Lyme Disease in Dogs Symptoms To Watch Out For

Lyme Disease in DogsEarly Symptoms and Long Term Effects

Canine Lyme disease, compared to human Lyme disease, is an infection that is hard to detect early due to a lack of serious symptoms. Lyme disease in dogs usually causes a superficial rash around the site of the bite, which is difficult to see on dogs with average hair lengths. This rash rarely causes any discomfort to the affected canine, making it even less likely to be noticed. While about 30% of humans would begin showing symptoms within a few weeks of infection, Lyme disease in dogs doesn’t manifest for a fairly long time after infection. The main dog Lyme disease symptom is chronic joint pain brought on by extended immune system stimulation. This stimulation is also the cause of the most serious, but rare, symptom of Lyme disease known as A-V block. A-V block is, again, rare, but is serious as it is a heart rhythm disturbance. Heart rhythm issues can cause a plethora of side effects from lack of energy/stamina, to femoral pulse pressure inconsistencies. A-V block effects are easy to pick up on and all would warrant a trip to the vet. Second to heart problems, but still very serious, kidney damage can also result from long term immune responses. Detection is easy with regular blood and urine testing at your dog’s annual checkups.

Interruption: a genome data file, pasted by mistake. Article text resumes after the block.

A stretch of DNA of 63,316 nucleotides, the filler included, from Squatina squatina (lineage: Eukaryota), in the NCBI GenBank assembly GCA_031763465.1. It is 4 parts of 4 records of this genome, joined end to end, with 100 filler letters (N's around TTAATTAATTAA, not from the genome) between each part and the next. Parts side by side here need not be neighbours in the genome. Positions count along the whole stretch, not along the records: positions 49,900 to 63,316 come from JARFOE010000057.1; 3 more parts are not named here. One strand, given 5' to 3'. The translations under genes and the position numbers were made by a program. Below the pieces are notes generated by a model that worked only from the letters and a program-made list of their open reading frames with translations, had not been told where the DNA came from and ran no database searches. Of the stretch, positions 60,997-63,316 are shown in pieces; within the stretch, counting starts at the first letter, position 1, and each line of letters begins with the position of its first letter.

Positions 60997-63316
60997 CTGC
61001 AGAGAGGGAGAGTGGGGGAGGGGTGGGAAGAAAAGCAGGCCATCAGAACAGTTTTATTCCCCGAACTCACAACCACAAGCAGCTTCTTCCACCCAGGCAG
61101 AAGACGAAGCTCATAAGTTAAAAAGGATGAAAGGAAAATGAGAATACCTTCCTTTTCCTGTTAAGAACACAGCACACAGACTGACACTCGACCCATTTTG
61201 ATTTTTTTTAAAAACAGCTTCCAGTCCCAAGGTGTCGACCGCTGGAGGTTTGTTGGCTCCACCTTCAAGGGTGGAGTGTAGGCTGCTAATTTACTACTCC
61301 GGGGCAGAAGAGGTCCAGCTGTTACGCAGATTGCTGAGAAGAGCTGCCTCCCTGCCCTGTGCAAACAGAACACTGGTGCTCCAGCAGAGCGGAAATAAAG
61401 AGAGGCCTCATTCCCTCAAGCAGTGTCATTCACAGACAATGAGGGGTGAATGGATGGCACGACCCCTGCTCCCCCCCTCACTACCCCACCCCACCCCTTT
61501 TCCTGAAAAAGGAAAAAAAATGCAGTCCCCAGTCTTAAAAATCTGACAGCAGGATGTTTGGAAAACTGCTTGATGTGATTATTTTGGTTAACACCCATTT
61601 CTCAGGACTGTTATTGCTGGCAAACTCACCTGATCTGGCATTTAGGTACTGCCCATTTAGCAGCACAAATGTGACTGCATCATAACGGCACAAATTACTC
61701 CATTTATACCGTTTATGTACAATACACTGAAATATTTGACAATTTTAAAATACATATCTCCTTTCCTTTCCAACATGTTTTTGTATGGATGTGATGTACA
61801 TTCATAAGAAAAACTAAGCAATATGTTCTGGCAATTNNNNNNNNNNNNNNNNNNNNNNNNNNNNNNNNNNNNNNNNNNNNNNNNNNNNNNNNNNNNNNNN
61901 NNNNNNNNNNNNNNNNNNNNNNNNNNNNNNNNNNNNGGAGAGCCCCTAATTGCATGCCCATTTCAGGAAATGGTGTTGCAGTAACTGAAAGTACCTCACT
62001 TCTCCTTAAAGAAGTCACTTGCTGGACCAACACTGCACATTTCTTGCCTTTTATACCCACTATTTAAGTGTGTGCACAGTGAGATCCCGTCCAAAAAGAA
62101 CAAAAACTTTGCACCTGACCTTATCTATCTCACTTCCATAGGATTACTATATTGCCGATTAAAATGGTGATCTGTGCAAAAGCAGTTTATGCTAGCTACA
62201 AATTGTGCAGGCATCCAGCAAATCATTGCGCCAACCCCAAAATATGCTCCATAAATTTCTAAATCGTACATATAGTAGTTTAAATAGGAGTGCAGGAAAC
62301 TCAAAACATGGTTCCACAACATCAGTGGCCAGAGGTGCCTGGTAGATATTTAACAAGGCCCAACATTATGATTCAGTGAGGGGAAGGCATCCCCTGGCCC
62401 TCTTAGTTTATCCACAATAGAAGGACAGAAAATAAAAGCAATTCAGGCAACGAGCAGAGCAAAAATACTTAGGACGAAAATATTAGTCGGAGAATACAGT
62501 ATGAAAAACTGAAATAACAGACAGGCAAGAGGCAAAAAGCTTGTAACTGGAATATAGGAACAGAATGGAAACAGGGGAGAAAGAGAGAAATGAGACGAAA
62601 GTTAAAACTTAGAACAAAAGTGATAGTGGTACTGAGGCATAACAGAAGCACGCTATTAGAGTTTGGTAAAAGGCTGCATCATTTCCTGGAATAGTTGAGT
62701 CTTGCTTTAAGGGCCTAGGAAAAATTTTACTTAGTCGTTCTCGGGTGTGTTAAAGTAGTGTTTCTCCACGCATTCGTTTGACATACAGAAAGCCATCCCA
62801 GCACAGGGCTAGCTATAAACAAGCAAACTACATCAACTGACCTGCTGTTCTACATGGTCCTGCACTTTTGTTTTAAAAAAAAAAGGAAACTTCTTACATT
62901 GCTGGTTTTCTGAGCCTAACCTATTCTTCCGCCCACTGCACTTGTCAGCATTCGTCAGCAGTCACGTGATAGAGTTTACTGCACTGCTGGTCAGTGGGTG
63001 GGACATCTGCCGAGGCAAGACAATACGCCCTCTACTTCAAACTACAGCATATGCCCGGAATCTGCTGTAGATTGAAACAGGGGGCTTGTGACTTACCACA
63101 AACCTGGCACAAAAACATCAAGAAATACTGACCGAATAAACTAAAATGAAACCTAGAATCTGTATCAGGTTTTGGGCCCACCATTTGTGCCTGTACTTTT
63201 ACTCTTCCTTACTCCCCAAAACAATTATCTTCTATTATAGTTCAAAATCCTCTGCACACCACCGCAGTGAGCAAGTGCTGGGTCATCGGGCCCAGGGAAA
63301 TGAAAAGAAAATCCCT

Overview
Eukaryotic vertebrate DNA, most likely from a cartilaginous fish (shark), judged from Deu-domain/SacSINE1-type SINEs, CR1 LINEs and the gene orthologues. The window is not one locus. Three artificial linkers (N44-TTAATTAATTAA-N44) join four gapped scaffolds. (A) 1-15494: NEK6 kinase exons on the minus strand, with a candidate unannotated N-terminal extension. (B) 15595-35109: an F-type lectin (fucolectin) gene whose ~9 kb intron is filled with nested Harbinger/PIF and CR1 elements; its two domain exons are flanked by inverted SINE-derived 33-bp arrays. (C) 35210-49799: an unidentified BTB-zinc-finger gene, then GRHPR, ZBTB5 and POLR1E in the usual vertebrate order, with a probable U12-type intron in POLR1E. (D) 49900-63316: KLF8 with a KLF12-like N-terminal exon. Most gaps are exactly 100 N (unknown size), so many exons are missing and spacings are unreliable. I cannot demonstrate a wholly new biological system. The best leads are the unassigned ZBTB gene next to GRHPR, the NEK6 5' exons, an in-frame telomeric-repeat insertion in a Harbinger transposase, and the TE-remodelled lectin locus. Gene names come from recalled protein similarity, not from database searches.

Avoiding Lyme Disease in the First Place

Avoiding Lyme disease in dogs is quite simple. Since the disease is only caused by a specific species of bacteria (Ixodes scapularis), carried by deer ticks, and only transmitted through a bite from a carrier tick, the best defense involves keeping the ticks off your dog. A massive market of shampoos, collars, monthly topical treatments, and sprays are available for repelling ticks, and most are inexpensive and repel other pests such as fleas. Also, because deer ticks mostly only occupy the northeastern U.S., much of the country has nothing to worry about.

A dog Lyme disease vaccine is available for those that want an extra protective wall against the disease. The vaccine isn’t cheap and, again, Lyme disease in dogs isn’t a major problem even in the Northeast. Best bet is to keep up with regular flea and tick repellent application to avoid contact in the first place.